Like giosg, Tulip’s live video commerce function largely focuses on providing chat interactivity, as opposed to co-shopping. As an omni-channel retail services provider, the primary function of Tulip’s live shopping is for brands with a strong clienteling element. Personal shoppers can curate items for specific customers, book appointments, and conduct outreach, as opposed to being more of a universal service that any shopper can access. 

Customers that use Tulip’s LiveConnect tool are typically customers of Tulip’s other services, such as their checkout or fulfillment solutions. Like with Klarna, isolating the video shopping tool of Tulip isn’t really an option. 

Tulip is best suited for:

  • Clienteling-focused brands
  • Existing Tulip customers



An image of a skincare store with a live interactive chat tool
Image courtesy of Salesfloor

If personal shoppers are a major aspect of your business, then Salesfloor might be the ideal solution. The platform is specifically designed for sales associates to manage their client book by creating personalized storefronts, interacting via chat, emails, and video calls, and booking appointments.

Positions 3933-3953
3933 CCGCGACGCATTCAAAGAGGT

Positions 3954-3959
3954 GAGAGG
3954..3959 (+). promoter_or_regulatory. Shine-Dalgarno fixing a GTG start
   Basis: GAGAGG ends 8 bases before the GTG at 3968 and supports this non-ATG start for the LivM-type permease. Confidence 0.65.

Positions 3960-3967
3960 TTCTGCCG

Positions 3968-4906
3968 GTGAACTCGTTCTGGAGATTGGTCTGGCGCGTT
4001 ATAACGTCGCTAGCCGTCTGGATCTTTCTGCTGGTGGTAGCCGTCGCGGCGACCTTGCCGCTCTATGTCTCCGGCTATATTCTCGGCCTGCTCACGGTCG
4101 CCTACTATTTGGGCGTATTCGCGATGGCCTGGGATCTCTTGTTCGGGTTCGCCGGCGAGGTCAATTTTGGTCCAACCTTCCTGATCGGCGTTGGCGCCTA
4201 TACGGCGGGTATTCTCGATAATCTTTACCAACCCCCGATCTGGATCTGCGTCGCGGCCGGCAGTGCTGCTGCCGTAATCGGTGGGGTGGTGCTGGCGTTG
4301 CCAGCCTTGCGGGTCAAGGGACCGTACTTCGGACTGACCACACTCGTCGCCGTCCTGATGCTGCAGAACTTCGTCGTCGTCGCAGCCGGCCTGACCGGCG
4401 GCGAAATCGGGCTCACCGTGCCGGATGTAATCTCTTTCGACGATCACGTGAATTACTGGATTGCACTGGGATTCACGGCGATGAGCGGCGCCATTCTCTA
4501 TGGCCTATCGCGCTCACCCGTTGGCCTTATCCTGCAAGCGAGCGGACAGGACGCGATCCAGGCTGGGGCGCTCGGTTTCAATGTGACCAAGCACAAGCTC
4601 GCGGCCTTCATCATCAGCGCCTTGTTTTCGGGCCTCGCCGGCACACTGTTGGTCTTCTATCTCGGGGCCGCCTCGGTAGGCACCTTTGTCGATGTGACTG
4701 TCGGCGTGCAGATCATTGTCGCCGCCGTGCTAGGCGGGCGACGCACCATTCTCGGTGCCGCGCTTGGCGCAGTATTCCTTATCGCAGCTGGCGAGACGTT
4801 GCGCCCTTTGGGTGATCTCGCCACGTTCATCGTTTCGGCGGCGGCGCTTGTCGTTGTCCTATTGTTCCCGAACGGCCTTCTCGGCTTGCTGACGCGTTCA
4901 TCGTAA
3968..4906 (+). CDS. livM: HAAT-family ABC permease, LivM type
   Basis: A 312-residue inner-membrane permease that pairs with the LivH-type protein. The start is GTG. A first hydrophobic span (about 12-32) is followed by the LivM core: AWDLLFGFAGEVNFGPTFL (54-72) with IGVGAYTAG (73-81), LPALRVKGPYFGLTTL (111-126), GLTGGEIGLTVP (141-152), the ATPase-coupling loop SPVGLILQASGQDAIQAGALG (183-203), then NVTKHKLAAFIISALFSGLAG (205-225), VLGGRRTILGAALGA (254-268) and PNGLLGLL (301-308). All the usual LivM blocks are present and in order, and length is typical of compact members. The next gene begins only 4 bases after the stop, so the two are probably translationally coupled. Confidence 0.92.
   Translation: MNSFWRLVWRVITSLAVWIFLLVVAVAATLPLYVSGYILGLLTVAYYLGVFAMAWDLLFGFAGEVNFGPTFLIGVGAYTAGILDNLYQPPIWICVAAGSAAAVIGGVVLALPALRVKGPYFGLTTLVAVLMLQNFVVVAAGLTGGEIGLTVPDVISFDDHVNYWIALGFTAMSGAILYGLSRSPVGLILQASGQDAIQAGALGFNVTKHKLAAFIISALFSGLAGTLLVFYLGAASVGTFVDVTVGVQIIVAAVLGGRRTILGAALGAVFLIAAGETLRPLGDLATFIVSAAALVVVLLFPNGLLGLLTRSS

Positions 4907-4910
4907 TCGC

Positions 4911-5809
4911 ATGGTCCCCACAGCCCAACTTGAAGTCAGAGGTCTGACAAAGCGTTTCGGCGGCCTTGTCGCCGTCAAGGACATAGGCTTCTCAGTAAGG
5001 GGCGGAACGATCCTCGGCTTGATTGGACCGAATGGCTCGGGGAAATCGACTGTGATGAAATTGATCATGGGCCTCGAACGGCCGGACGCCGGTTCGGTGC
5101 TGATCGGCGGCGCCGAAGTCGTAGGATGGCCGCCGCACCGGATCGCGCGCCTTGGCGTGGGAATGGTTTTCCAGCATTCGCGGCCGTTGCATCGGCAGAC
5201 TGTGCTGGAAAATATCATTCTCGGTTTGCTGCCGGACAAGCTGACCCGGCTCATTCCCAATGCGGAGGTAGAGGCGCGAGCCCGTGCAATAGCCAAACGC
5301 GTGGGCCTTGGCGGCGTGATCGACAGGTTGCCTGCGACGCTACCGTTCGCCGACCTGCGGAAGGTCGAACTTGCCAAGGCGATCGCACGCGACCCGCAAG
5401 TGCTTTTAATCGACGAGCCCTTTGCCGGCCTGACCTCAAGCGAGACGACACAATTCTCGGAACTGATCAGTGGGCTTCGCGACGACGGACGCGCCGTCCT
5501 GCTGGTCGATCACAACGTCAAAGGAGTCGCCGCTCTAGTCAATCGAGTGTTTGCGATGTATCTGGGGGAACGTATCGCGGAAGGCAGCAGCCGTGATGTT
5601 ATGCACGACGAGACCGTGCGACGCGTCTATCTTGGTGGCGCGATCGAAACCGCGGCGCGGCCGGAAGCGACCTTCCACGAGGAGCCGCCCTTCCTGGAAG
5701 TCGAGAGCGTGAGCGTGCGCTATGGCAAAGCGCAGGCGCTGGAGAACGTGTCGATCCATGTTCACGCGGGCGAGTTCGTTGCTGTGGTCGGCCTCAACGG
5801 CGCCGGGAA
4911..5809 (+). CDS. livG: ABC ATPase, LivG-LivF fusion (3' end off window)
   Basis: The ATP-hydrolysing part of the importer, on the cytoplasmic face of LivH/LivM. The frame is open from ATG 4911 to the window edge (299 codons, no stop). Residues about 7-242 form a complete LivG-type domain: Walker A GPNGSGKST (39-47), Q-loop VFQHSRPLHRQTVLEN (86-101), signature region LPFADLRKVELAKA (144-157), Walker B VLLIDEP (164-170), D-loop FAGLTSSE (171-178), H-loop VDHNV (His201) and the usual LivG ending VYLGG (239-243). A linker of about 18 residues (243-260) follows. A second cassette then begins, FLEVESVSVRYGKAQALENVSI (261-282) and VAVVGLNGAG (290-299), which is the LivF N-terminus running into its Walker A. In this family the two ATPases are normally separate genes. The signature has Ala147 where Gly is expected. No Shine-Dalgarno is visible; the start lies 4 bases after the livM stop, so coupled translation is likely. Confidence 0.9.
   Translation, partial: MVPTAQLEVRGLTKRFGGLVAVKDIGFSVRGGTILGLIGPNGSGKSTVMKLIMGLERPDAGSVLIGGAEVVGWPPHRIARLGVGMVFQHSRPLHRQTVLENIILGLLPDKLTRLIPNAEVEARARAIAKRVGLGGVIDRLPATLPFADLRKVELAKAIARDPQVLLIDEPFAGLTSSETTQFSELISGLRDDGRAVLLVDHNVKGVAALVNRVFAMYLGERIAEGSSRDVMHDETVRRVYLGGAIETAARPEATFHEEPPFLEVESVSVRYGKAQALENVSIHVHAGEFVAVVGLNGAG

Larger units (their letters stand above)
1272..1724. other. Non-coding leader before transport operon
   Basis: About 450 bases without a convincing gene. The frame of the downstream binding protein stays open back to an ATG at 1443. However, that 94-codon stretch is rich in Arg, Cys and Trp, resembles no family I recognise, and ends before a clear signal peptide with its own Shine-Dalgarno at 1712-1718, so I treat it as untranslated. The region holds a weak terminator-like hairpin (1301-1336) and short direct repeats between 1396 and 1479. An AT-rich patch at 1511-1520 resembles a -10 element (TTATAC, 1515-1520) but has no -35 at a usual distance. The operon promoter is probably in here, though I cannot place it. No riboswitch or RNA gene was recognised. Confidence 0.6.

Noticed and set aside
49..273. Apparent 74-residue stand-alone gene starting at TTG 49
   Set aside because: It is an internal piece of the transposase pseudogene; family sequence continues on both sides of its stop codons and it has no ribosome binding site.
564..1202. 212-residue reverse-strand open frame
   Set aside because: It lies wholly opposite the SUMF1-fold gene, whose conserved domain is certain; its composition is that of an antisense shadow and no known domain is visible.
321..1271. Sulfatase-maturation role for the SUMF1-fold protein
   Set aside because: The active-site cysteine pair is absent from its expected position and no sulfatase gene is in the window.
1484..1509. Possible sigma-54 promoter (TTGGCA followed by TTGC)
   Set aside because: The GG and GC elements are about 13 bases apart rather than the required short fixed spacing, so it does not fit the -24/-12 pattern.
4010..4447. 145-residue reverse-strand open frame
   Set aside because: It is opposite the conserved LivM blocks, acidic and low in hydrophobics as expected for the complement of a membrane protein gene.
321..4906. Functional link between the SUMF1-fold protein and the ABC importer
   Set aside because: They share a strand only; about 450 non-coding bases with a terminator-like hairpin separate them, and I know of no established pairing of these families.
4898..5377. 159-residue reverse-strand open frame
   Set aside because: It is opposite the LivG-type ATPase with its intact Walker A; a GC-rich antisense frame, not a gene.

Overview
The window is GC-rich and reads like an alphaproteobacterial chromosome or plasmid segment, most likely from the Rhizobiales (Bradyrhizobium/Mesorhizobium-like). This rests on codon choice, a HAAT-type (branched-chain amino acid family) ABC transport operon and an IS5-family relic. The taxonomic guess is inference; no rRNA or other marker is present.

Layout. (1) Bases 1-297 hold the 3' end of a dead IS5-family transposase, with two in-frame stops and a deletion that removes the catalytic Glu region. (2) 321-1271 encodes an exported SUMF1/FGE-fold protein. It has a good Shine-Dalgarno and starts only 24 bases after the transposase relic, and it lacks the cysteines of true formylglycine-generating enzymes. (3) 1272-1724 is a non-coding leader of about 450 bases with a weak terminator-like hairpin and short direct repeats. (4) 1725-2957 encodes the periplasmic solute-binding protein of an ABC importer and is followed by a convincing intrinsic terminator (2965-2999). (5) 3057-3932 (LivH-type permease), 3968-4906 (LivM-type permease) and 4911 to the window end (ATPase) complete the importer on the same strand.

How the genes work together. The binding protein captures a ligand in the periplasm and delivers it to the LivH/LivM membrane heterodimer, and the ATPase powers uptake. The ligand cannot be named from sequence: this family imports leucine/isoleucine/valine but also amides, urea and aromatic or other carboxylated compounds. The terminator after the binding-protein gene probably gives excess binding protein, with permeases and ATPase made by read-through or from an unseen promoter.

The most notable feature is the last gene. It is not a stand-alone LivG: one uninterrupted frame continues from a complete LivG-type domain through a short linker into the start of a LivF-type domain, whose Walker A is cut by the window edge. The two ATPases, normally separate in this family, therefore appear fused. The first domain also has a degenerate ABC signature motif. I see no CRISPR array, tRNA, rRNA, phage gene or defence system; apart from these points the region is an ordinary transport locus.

While Salesfloor can be adapted to appear on every page of a retailer’s website and accessed by anyone, the primary aim is for associates to use these interactions to further build one-to-one personal relationships with customers. This tool works especially well for brands with commission-based salespeople that are looking to manage their client base more efficiently.

Salesfloor is best suited for:

  • Clienteling-focused brands


Two cell phone screens showing someone watching a livestream or connecting with a live support agent over video
Image courtesy of Whisbi

The promise of a platform like Whisbi is really routed in a more classic sales experience. Positioning itself as an advanced alternative to a typical chatbot or form, Whisbi is a live selling platform that includes live streaming and interactive video and text chat functionality.